I'm thankful for grandmothers. My mother's mom,Grandma C., is the grandmother whom I knew best because she lived about 20 minutes away from us while growing up. My father's mom, Grandma G., lived in Arkansas, about 7 hours away. I had wonderful memories of both.
I loved visiting Grandma C. She was such a hard worker because she owned her own restaurant in a little farming community. She was up and at work by 5 every morning and then worked through the lunch hour. I rarely remember her taking a vacation, and now looking back, she probably had to close the restaurant (thereby losing her income stream during that time). I loved her stories of the different people who came to the restaurant because she knew everything that was going on in that little community. The thing about my grandmother, though, is that she saw the good in everyone and focused on that.
I also always felt such unconditional love with my grandma. I should note that my parents provided this, too, but at the time I felt that chores were such a punishment - now, I know that they are both necessary and a blessing. My grandma's house was just a place for total peacefulness - no phone calls, little TV, lots of time in the garden.
One of my first lessons in responsibility for my actions came at Grandma C's house - I broke a globe on her new chandelier when my cousins and I were playing catch in her house. My mom made me buy a new globe and it cost $8!!! Oh my goodness - 8 whole dollars. No more ball in the house for me...
Grandma C. also made me a beautiful quilt and gave me my set of good dishes. These may not be expensive from a cost standpoint, but they are priceless to me.
When she passed away, I inherited her dining room set. She worked so hard for it, and I cherish it. The table and chairs crashed and burn (not literally) a long time ago, but I still have the hutch. I would like to update it because it is totally 70's, and I think she would approve whole-heartedly.
Since my Grandma G. lived so far away, we usually went to visit her twice a year. When she was able to, she would come and stay at our house. She was born in 1900, but was quite progressive for a woman in that time. My mom tells a story about a time when she and my dad were first married and Grandma G. came up to visit. Mom and grandma went out shopping, and my mom said that she needed to get back to cook lunch for my dad. Grandma told my mom that it wasn't necessary because she had taught him to cook. Grandma's progressiveness with things like household chores was a great blessing to me and my family. My parents didn't have to fit into certain stereotypical roles, and it was my dad, in fact, who taught me how to bake. He also got up early to fix us breakfast when he worked the night shift because he wanted to be able to spend time with us.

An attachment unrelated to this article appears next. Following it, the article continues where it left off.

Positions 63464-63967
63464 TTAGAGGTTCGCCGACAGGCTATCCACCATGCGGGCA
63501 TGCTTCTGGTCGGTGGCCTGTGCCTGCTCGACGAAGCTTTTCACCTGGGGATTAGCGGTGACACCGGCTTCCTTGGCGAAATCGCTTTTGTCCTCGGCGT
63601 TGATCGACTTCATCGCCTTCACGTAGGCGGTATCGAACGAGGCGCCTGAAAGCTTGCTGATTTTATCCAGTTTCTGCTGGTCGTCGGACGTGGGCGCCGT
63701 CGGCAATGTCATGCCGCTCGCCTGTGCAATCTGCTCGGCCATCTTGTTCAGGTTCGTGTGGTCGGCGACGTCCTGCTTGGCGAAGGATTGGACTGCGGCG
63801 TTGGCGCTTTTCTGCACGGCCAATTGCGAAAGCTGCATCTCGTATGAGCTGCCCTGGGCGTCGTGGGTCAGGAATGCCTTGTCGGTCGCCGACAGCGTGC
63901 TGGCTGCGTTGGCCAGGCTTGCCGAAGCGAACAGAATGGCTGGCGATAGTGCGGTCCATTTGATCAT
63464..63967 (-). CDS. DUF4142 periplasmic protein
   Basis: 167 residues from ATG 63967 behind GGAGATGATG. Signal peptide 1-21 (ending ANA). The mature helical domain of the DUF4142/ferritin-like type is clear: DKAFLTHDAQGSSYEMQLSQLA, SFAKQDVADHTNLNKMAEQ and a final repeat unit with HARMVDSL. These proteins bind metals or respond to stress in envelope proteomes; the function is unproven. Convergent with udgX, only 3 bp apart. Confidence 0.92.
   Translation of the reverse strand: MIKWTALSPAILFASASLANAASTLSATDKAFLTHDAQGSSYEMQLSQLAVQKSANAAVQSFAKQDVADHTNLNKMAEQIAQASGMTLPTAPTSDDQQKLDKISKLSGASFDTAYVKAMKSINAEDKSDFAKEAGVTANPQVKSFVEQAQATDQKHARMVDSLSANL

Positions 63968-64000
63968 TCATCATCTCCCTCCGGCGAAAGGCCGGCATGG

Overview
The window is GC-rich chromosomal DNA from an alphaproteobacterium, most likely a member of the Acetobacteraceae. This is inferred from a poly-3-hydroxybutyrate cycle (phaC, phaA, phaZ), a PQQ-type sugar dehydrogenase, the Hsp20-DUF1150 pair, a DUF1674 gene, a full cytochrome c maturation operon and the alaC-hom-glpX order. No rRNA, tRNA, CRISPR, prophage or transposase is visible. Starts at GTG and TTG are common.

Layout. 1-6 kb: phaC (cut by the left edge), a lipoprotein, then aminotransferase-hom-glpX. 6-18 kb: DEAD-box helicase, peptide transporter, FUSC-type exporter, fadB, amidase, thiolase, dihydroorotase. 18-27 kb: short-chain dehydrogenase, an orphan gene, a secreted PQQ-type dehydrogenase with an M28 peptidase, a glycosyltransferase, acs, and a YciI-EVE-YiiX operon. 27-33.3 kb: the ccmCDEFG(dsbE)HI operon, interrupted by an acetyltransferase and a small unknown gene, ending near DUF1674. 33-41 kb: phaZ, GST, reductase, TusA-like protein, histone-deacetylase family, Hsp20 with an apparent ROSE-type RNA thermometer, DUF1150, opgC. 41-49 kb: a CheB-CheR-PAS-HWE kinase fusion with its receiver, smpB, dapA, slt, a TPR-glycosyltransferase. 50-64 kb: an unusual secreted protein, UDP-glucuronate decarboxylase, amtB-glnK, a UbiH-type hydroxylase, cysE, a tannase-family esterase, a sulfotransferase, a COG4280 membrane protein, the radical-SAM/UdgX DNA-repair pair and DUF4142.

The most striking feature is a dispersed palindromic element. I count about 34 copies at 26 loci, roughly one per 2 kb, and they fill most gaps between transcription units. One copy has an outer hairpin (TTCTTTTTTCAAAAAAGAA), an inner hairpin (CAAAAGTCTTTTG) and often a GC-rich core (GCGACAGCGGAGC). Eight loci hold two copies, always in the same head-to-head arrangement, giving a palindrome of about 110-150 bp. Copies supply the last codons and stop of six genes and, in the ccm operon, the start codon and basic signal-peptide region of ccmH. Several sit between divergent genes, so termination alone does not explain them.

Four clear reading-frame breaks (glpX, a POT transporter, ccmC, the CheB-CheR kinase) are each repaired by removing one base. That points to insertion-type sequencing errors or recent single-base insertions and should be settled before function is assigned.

In an attempt to figure out why my parents were so equitable with houseful chores, I asked my dad if his father ever cooked. My dad said that his father cooked breakfast every Sunday morning after church.
I have such wonderful memories of my grandmothers and grandfather, my parents and sister, my aunts and uncles and cousins, during the holidays. And of course, we focused on meals. And sometimes, those meals were in a fancy dining room or a kitchen or outside or a restaurant. But those meals were always the source of great memories.
To close this post, I wanted to leave you with some pictures of my fall dining room.
Who in your life are you thankful for? Nicole